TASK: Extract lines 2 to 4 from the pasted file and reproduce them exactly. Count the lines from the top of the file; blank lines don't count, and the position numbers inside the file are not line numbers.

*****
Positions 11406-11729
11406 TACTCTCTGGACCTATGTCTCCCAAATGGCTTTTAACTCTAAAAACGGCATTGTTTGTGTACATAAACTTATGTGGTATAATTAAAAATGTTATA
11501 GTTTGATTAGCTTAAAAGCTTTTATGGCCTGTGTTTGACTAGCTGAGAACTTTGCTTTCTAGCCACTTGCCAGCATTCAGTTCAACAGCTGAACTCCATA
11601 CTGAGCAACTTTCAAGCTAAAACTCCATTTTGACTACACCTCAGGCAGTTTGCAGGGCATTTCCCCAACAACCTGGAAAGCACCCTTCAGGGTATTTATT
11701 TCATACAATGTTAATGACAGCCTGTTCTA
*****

11406 TACTCTCTGGACCTATGTCTCCCAAATGGCTTTTAACTCTAAAAACGGCATTGTTTGTGTACATAAACTTATGTGGTATAATTAAAAATGTTATA
11501 GTTTGATTAGCTTAAAAGCTTTTATGGCCTGTGTTTGACTAGCTGAGAACTTTGCTTTCTAGCCACTTGCCAGCATTCAGTTCAACAGCTGAACTCCATA
11601 CTGAGCAACTTTCAAGCTAAAACTCCATTTTGACTACACCTCAGGCAGTTTGCAGGGCATTTCCCCAACAACCTGGAAAGCACCCTTCAGGGTATTTATT